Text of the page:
**Sujet de thèse: **Graph algorithms to handle job scheduling problems

**Directeurs
de thèse **:M. Montassier, A.
Pêcher (HDR) , A. Raspaud

**Courriels **:montassi@labri.fr, pecher@labri.fr, raspaud@labri.fr

**Équipe**: combinatoire et algorithmique

**Description
synthétique du sujet (en anglais)**

A breakthrough was
recently achieved by Fekete and Schepers (2004) to model multi-dimensional
placements: instead of defining the absolute position of items, they formulated
the problem in terms of the relative positions of items. Two items have non
overlapping positions if they are on each others side along at least one
dimension. This is modeled by defining a non-edge in a graph associated to that
dimension: thus this graph is the complement of an interval graph. This model
is very efficient as any symmetric placement gives rise to the same graph
representation.

The aim is to develop efficient algorithms to handle periodic scheduling
problems, as cyclic orthogonal packings can be used to handle periodic
scheduling problems: in the cyclic orthogonal packing problem, boundaries of
the container are identified two-by-two. Hence using the similar approach gives
now the complement of a circular arc graph for each dimension, which are not
perfect anymore. Thus Fekete and Schepers' approach stops short...

Hence specific graph colorings algorithms are needed: circular colorings are
well-known to be relevant when periodic solutions are required. Two new kinds
of graph colorings, called adapted coloring (introduced by Hell and Zhu) and
adapted list coloring (introduced by Kostochka and Zhu) are also suitable to
handle scheduling problems. The aim is to better understand these new
colorings, and their relationships with scheduling problems.

The research will be conducted within LaBRI's subteam "Graphs and
applications" http://dept-info.labri.fr/graphes/ and within INRIA team RealOpt
http://realopt.math.cnrs.fr/

**Description
détaillée du sujet (en anglais):**

Many combinatorial optimization problems can be modeled as the search for a speciﬁc structure in a graph: for example ensuring connectivity in a network amounts to building a tree that spans all the nodes; inquiring about its resistance to failure amounts to searching for a minimum cardininality cut that partitions the graph; selecting disjoint pairs of objects is represented by a so called matching; disjunctive choices can be modeled by edges in a so called conﬂict graph where one searches for stable sets; in particular, in time tabling problems, the conﬂict graph is a so called interval graph (recognizing this special property leads to an easy solution).

The relationships between both mathematical programming and graph theory have allowed several famous research advances such as perfect graph theory and its implications in semidefinite programming [7], Goemans-Williamson Max Cut algorithm [6], Edmond’s work on the matching polytope [5], paving the way for efﬁcients algorithm to compute the weighted stability number of claw-free graphs ... Let us develop one such example, which lies at the heart of this subject.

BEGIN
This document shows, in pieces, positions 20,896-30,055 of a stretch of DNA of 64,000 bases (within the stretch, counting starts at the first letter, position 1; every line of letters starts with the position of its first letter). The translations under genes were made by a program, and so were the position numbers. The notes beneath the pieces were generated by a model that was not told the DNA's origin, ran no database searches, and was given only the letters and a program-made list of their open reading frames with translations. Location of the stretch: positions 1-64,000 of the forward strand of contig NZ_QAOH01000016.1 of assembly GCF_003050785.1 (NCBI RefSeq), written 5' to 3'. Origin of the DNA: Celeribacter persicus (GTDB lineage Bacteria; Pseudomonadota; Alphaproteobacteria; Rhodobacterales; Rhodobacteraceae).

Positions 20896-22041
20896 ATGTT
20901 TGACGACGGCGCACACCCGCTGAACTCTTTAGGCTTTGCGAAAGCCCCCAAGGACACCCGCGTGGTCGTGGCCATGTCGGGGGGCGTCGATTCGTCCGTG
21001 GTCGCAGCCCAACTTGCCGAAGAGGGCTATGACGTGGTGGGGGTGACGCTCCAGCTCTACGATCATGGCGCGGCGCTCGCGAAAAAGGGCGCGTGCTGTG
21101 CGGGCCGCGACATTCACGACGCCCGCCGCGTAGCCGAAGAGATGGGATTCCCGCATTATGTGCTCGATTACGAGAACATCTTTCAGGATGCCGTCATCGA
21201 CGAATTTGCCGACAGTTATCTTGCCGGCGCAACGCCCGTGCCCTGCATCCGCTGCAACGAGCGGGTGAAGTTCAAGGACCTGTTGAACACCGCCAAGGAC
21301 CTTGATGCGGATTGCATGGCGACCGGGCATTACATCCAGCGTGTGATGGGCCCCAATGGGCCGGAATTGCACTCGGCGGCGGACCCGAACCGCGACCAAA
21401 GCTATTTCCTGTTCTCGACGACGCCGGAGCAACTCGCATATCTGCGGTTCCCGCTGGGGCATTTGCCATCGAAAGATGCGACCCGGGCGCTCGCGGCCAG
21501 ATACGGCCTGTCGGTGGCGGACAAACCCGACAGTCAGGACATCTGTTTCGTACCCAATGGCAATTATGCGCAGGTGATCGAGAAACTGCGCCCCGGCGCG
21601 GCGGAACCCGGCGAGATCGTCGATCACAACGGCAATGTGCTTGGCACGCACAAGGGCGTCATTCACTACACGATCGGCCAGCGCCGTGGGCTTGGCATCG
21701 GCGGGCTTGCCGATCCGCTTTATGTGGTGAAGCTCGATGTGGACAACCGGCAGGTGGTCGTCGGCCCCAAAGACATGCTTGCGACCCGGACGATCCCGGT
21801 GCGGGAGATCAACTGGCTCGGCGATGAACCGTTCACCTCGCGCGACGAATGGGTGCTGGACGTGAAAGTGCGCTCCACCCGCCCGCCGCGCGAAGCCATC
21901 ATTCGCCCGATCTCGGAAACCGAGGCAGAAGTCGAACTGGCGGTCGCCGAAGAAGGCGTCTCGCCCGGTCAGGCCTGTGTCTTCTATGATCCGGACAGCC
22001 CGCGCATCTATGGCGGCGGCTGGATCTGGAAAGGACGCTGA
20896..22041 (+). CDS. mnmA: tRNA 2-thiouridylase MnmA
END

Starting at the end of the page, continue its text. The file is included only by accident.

Fekete and Schepers [4] managed a recent breakthrough in solving multi-dimensional orthogonal placement problems. by using an efﬁcient representation of all geometrically symmetric solutions by a so called packing class involving one interval graph (whose complement admits a transitive orientation: each such orientation of the edges corresponds to a speciﬁc placement of the forms) for each dimension. Though Fekete & Schepers’ framework is very efﬁcient, we have however identiﬁed several weaknesses in their algorithms: the most obvious one is that they do not take advantage of the sophisticated data structures (called MPQ trees) which were introduced to design linear time recognition algorithms of interval graphs. They use instead a very basic characterization of interval graphs. Thus we think that signiﬁcative improvments on this problems are possible. This will be the ﬁrst goal.

Another goal will
be to apply the same approach to handle scheduling problems: Fekete and
Schepers’ reformulation in this setting would involve circular-arc graphs. In
contrary to interval graphs, these graphs are not perfect and relevant
algorithms are to be designed. This is one topic of the subject. Some of the
other topics rely on variations of chromatic number, able to capture more
precisely the speciﬁcity of some subproblems of packing problems. The
concept of adapted colouring of graph was introduced by Hell and Zhu [9], and
has connections with matrix partition of graphs, graph homomorphisms, and full
constraint satisfaction problems

[1, 2, 3, 8]. Adapted list colouring of graphs and hypergraphs was introduced
by Kostochka and Zhu in [10]. Let us explain in a few word why adapted list
colouring, for instance, is suitable to modelize scheduling problems. Compared